By Moti Nativ
I had a great moment in a short conversation with Hatsumi- sōke during one of the training sessions at the Ayase Budokan. Over a short conversation in the corner of the training hall, he told me that the true meaning of Ri in Shu-Ha-Ri is when a person reaches a stage where he can watch himself in action as if he is high above himself, and from there can laugh at himself. I remember this sentence whenever I find I am taking myself too seriously.

My Ri was created with Sōke’s support after he heard that I also deal with a method developed by a genius Israeli, Dr. Moshe Feldenkrais. This method enables us to improve our abilities through awareness of our body in action. My teacher Doron Navon led me to use this method to overcome the many injuries I caused my body during practice. Later, he directed me to formal education of teaching this method and, in 1994, I was certified a Feldenkrais teacher.
My interest in the Feldenkrais Method increased once I realized that the founder of the method started as a member of the Haganah organization and was involved in war activities defending the city of Tel Aviv before the Independence of the state of Israel. Responding to the hostile environment he used his wits and knowledge of Jujutsu to publish in 1930 a self-defense method for his friends at the Haganah. Later in Paris, Moshe Feldenkrais met the founder of judo, Jigoro Kano, and developed his skill as a judoka. At that time, he was considered the pioneer of judo in France and a judo expert, he also published several books about judo.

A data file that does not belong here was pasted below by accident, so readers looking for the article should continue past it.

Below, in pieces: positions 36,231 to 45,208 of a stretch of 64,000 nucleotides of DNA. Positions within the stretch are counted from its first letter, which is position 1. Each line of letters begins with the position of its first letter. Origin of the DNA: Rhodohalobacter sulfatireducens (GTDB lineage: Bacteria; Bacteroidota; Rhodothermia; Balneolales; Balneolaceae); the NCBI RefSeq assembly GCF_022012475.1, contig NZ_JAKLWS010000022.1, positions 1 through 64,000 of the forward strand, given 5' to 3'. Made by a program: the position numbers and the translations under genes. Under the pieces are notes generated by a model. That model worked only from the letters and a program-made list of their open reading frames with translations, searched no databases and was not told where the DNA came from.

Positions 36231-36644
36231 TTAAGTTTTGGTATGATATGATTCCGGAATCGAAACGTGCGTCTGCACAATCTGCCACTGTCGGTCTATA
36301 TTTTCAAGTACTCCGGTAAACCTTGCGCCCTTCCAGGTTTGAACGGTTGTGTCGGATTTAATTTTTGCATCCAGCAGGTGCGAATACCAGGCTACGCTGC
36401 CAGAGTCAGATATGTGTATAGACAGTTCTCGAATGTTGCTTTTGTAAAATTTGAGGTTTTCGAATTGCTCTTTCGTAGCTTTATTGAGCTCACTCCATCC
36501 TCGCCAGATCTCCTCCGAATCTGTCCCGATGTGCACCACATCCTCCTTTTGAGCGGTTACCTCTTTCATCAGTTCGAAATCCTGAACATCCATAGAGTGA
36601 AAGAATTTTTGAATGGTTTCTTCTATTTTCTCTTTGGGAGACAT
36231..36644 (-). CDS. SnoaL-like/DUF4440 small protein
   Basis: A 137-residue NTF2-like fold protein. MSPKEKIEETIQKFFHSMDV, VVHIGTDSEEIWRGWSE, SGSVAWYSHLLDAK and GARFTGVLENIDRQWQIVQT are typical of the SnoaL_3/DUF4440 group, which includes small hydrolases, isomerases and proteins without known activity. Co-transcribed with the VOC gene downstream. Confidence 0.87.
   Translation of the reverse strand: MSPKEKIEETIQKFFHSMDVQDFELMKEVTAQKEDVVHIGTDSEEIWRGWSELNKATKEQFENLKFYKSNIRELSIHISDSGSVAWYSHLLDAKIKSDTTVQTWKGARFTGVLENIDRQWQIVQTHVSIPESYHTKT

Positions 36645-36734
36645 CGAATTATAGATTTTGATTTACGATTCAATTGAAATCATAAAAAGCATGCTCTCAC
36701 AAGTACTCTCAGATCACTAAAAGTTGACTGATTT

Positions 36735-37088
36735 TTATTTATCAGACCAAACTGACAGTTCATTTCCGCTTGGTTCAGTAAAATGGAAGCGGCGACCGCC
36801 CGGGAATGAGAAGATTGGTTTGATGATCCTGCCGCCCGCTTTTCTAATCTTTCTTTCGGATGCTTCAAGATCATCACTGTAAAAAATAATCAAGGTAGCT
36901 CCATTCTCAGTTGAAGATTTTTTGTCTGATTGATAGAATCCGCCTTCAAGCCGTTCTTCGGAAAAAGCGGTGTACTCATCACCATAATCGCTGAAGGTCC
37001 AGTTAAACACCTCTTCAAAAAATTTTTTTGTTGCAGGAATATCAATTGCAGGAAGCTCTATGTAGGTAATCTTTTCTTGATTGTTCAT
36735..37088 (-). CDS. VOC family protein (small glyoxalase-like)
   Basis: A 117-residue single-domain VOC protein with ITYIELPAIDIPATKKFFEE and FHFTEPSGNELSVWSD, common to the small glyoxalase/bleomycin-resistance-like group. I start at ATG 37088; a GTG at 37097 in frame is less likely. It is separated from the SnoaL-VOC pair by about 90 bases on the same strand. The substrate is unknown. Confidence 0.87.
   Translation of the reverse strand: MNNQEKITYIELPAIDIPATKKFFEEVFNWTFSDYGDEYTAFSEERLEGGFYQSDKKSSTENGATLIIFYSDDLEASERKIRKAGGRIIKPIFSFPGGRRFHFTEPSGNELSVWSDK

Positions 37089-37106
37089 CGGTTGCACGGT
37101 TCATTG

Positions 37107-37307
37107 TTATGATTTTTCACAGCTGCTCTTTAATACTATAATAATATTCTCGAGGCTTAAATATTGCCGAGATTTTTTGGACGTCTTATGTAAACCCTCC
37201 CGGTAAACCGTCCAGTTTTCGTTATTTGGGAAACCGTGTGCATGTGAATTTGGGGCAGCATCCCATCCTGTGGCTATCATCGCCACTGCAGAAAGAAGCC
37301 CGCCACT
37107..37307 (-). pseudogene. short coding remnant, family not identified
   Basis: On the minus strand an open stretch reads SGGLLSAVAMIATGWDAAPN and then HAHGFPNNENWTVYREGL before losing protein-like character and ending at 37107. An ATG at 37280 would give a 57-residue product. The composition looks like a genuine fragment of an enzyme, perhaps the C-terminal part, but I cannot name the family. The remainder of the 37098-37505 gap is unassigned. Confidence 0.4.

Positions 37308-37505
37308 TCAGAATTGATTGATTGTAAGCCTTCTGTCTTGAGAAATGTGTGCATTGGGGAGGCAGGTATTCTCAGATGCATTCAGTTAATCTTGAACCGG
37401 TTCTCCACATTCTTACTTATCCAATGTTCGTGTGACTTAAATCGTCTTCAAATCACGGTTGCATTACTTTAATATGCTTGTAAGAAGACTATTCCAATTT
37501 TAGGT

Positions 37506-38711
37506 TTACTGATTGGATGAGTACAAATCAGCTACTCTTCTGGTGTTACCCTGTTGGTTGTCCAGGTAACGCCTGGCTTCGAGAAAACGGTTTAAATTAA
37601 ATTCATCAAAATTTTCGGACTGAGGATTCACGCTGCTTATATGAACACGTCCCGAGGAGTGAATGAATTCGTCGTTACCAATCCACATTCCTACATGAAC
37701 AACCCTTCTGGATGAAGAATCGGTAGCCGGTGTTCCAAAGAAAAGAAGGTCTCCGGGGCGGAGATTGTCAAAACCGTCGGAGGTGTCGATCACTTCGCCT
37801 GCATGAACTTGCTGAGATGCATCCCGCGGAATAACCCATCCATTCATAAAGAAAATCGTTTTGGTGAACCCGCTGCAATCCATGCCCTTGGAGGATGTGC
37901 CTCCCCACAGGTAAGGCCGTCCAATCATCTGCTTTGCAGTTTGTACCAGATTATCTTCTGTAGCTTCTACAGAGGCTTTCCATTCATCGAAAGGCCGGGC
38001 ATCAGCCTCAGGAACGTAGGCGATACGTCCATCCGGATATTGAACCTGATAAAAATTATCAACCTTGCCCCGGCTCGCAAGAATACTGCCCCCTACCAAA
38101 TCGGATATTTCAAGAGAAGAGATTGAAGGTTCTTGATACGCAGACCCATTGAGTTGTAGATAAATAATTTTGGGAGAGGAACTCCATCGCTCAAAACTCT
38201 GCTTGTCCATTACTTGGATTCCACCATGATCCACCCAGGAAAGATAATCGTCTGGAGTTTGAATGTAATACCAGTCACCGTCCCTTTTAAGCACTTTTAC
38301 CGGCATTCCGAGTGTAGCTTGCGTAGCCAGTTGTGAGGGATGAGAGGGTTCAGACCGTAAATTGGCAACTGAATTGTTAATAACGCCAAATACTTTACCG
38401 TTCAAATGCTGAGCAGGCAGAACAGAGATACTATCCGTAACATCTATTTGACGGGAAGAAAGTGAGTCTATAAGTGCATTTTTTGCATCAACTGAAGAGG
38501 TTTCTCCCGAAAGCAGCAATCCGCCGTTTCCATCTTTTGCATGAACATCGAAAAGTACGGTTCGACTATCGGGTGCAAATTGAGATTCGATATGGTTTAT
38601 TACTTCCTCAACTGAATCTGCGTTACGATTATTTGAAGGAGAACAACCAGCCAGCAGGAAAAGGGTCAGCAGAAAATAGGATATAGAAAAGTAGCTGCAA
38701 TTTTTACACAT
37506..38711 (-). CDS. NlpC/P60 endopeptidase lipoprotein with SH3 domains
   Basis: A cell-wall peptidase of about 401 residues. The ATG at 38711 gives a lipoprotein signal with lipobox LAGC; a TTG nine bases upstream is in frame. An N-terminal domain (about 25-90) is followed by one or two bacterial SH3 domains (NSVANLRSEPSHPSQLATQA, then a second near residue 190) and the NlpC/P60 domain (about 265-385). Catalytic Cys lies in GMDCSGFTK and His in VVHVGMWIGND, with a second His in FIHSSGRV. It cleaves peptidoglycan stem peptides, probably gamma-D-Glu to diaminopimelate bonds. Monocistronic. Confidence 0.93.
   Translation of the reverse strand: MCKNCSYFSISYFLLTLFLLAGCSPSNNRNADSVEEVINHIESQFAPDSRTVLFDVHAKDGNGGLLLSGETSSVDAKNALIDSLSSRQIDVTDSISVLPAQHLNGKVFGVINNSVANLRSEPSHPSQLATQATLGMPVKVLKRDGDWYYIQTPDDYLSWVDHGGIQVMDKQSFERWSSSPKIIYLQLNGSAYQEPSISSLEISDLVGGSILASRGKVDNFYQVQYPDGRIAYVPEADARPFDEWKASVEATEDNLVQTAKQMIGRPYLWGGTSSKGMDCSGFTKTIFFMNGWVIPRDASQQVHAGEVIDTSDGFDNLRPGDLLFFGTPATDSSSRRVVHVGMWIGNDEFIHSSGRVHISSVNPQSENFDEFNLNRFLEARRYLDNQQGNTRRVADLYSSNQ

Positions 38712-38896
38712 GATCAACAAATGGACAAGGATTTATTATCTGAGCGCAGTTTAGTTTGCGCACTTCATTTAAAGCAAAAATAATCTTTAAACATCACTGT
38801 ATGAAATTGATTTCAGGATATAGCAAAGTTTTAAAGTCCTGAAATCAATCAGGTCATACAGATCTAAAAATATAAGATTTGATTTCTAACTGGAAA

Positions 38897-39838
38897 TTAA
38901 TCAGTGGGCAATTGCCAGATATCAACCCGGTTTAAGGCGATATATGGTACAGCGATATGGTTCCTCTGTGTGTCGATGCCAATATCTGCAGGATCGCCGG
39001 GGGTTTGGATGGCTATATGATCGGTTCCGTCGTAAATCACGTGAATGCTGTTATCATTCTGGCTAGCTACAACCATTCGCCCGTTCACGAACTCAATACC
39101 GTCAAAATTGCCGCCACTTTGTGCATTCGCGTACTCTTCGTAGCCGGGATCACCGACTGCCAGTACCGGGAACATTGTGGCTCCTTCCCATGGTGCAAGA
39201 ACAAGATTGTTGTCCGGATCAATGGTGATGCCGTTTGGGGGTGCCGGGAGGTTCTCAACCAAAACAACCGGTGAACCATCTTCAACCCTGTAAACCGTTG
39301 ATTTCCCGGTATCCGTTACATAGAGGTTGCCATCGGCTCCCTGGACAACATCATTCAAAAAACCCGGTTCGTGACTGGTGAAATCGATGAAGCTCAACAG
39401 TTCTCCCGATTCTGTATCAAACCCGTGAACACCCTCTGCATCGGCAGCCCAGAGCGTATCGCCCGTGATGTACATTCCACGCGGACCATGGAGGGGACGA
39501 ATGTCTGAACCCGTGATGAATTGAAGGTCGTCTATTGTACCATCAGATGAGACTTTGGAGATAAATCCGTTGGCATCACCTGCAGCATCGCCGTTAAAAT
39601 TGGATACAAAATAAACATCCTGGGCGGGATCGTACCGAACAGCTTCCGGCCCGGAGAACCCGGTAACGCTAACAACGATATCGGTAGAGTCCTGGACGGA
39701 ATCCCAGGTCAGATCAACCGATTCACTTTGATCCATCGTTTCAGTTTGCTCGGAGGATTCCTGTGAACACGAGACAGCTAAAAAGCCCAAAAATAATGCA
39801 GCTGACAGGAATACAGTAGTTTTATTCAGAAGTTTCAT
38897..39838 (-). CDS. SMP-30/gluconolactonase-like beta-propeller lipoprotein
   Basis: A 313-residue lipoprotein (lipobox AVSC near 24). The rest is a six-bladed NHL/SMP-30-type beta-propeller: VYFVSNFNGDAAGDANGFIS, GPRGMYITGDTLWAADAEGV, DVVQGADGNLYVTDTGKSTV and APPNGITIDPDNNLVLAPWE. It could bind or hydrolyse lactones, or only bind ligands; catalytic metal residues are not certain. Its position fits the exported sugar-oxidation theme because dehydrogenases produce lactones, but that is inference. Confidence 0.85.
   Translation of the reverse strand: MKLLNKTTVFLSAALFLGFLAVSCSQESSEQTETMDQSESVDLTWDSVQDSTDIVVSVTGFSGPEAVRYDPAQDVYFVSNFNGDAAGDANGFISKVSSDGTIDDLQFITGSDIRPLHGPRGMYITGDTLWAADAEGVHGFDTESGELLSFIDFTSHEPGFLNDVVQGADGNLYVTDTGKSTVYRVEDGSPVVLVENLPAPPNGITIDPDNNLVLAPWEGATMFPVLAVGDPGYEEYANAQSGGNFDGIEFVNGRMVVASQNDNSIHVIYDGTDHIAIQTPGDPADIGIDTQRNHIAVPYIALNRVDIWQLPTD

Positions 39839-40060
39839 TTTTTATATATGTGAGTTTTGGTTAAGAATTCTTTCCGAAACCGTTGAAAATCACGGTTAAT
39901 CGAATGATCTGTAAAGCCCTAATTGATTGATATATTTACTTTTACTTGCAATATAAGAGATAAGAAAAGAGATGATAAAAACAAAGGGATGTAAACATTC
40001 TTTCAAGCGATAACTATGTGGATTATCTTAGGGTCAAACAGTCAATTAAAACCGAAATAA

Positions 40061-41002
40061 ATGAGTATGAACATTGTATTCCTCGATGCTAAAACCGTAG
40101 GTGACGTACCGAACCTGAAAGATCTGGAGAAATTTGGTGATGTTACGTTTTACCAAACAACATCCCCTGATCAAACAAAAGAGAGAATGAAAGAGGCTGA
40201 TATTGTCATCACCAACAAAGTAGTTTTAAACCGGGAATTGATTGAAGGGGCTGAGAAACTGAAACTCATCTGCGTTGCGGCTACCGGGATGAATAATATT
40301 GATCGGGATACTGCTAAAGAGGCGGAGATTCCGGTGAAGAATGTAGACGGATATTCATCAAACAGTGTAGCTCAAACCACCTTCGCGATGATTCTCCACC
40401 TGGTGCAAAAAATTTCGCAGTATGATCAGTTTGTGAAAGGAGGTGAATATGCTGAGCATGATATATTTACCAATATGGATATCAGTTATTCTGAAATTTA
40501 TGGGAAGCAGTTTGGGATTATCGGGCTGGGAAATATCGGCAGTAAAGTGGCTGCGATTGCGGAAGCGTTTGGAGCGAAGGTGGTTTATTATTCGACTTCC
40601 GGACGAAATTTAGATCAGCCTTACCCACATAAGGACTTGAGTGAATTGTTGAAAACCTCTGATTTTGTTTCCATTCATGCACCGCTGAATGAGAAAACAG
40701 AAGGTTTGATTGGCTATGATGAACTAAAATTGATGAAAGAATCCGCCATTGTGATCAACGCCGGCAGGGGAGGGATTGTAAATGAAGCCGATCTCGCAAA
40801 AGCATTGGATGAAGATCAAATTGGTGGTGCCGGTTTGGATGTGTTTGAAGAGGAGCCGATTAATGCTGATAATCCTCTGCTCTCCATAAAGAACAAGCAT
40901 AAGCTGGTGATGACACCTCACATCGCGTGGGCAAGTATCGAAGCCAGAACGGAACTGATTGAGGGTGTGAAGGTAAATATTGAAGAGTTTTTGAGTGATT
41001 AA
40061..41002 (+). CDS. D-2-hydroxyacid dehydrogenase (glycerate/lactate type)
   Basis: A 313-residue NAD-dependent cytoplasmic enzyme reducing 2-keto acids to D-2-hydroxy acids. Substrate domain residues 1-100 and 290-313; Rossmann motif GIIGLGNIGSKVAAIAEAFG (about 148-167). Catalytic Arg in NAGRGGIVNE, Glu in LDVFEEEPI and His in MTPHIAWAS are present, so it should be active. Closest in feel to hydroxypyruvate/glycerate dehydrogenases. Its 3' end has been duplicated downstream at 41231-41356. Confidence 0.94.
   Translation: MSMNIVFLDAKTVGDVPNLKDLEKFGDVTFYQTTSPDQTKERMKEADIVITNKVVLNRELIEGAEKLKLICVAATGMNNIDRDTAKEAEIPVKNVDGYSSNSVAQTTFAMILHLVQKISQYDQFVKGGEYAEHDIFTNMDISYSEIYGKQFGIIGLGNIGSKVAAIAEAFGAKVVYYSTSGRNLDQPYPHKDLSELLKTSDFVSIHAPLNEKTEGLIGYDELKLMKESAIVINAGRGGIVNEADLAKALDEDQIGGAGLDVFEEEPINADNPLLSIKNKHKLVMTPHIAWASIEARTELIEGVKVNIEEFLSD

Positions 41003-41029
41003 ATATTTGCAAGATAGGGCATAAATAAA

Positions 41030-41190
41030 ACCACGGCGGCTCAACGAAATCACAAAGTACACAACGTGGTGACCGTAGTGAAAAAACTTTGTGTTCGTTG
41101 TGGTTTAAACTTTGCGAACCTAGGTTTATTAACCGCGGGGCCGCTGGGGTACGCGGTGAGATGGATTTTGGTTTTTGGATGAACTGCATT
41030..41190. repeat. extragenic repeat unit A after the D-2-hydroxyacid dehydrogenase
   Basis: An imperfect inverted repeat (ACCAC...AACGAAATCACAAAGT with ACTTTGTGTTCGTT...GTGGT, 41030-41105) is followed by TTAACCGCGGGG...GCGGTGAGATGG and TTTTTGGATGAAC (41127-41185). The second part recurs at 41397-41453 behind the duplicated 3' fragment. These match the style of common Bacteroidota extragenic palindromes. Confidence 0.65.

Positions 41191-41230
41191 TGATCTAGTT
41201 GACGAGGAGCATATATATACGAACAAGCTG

I researched the development of the Feldenkrais Method, and in 2008 I started teaching the synergy of martial arts and ‘Awareness Through Movement’ according to Feldenkrais.

And then came another great moment with Hatsumi-sōke. It happened in December 2008, during the Daikomyosai in Shimizu Koen, when I asked Sōke to approve my choice of a name for my dojo. I wanted the name Niji, a rainbow. Sōke astonished me with his wisdom and sensitivity. He said that the rainbow does not have enough colors and led me to the broad meaning of colors (色) shiki and added that another way of

writing shiki (識) is consciousness. He told me I could choose any shiki as a name. My choice was obvious.

At the next training session in the Honbu Dojo Hatsumi-sōke wrote out for me Mu-I-Shiki, “warrior’s awareness,” and playing with the Japanese letters he gave this term a unique form. I named my dojo Bujinkan Shiki (Awareness) Dojo, and the calligraphy he drew became my Dojo logo. But this is more than just the name of our dojo. This is my way (my Ri).

On this same trip to Daikomyosai, things continued to develop. During the next lesson, I was amazed again by the depth of Sōke’s thinking when he wrote for me (才能魂器) “saino konki” – ability/talent, spirit, capacity. These three components are key to the development of the human being. Growing personal capacity is a challenge for everyone. Such growth can be achieved through improving awareness to our body in action.

Miyamoto Musashi wrote about five elements in The Book of Five Rings.

Hatsumi-sōke has regarded awareness as the sixth and important element a warrior must aim for. He has stated that consciousness, the sixth, is the highest element a warrior should enable in his action to survive. Sōke wrote: “Budo is the direction to live and the readiness to know Awareness (Shiki). Shiki also takes the form of the four seasons, commands, palpitations of death, morale of the troops, the rhythm of poetry, and the Capacity of Man.”